INSIDE STORY: Climate-smart agriculture - Learning from three agro-ecological regions of Nepal

INSIDE STORY: Climate-smart agriculture - Learning from three agro-ecological regions of Nepal

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Resource detail:
Author: CDKN Global
Countries: Asia, Nepal
Tags: adaptation, agriculture, adaptation, climate vulnerability, crops, drought, impacts on systems and sectors, soil erosion, sustainable livelihoods approaches

Nepal’s agriculture sector, which accounts for around three-quarters of employment and one-quarter of the country’s gross domestic product, is strongly affected by current climate variability, uncertainty and extremes. Many farmers operate at small scales, with 26.69% having less than 0.2 hectares (ha) and 47.31% with less than 0.5 ha. Large numbers of these farmers are already poor and extremely vulnerable to climate change. The impacts on agriculture are more pronounced among women and smallholders, who have poor access to natural resources and public services, and limited livelihood options. Such producers are highly exposed and sensitive to climatic threats, such as droughts, floods, soil erosion, landslides, pest outbreaks, and heat and cold waves.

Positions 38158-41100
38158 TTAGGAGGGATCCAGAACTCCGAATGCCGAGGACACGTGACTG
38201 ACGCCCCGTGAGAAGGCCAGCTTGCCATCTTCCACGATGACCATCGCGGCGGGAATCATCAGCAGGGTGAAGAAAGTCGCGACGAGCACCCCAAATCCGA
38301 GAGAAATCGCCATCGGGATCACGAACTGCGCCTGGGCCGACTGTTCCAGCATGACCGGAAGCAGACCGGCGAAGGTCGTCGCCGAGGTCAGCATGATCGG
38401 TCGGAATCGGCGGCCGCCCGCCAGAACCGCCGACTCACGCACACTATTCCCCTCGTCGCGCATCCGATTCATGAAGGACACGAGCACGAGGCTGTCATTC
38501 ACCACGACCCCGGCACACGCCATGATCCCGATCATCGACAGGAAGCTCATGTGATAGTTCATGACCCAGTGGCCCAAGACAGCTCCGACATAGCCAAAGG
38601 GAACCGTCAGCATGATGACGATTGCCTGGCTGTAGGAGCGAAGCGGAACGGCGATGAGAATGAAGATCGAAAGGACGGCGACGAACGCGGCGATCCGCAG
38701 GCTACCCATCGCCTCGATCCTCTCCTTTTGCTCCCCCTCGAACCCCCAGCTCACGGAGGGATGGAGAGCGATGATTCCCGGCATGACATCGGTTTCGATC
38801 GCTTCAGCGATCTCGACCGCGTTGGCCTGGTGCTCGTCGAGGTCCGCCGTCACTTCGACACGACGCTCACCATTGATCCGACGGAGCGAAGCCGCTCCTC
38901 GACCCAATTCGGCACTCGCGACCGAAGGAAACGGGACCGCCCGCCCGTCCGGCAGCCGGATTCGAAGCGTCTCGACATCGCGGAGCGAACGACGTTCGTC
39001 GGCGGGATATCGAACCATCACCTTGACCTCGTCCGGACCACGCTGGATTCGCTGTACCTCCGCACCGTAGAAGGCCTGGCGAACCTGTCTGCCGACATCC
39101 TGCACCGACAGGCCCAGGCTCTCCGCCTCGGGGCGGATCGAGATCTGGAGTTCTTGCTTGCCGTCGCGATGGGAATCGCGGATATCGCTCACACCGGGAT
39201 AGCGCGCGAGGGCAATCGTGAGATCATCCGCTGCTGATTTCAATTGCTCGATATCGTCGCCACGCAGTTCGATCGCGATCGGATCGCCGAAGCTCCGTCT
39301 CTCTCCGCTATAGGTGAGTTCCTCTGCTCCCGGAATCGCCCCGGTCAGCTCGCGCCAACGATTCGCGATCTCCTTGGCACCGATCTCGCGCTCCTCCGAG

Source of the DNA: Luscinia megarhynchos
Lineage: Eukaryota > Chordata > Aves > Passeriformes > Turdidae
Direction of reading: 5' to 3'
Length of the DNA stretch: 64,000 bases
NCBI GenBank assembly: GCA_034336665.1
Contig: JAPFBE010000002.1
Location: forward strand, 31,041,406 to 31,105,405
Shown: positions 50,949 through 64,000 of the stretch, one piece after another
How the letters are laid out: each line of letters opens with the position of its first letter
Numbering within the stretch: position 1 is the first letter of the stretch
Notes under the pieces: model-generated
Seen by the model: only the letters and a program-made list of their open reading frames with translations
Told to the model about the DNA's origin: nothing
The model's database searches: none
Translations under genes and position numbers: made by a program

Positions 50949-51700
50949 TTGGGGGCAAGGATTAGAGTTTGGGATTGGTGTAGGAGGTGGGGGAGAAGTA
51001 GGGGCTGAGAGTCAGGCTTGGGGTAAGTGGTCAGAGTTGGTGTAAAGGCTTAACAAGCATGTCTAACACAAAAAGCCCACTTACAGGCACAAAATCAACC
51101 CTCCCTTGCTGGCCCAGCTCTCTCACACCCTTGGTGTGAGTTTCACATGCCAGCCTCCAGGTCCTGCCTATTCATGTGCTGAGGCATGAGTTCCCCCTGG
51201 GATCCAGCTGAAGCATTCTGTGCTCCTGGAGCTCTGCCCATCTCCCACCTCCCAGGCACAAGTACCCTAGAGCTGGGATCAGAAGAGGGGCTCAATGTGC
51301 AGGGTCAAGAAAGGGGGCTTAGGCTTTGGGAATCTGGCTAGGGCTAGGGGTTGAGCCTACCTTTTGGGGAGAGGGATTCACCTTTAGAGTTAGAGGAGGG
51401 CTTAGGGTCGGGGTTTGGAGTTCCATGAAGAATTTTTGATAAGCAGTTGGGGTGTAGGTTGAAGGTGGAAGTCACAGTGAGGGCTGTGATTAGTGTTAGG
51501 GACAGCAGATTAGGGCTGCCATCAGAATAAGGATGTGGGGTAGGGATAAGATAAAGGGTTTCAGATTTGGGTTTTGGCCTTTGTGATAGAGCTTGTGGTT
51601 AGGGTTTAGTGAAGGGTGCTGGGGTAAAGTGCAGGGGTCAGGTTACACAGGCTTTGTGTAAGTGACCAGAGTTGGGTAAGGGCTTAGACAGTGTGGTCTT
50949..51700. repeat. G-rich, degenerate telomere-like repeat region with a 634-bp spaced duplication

Funded by the Climate and Development Knowledge Network (CDKN), the ‘Scaling-up of climate-smart agriculture in Nepal’ project seeks to increase the resilience of farming communities in varying agro-ecosystems, by promoting climate-smart agricultural technologies and practices. The project aims to develop portfolios of ‘champion’ climate-smart agriculture initiatives, assessing challenges, strategies and key enabling factors for scaling out this approach in the process.

This new 'Inside Story on Climate Compatible Development' describes the projects accomplishments, including how it has nurtured uptake of more sustainable behaviours among diverse social groups. The story explores the lessons that other climate-smart agriculture projects could adopt from this Nepali experience.

Lessons include:

  • There is an urgent need for climate-smart agriculture in Nepal, given that the impacts of unpredictable weather patterns are already making themselves felt.
  • Climate-smart agricultural interventions should be designed using socially disaggregated vulnerability
    assessments, which articulate the local context and climate risks.
  • Communities are more likely to accept climate-smart agriculture technologies that have multiple benefits and fit well in their integrated system of agriculture.
  • Targeting and building the capacity of existing agricultural development institutions facilitates the implementation of climate-smart agriculture programmes.
  • Climate-smart agriculture has a better chance of success when different stakeholders match and apply leverage to share and obtain each other’s resources. These can include the private sector, government extension offices and non-governmental organisations.
  • Implementation of climate-smart agriculture becomes more effective if technologies are piloted and promoted in a package or portfolio of measures. This yields better results than in isolation, and also helps to sustain outcomes.


Image: agriculture in Nepal, courtesy Mountain Partnership. 

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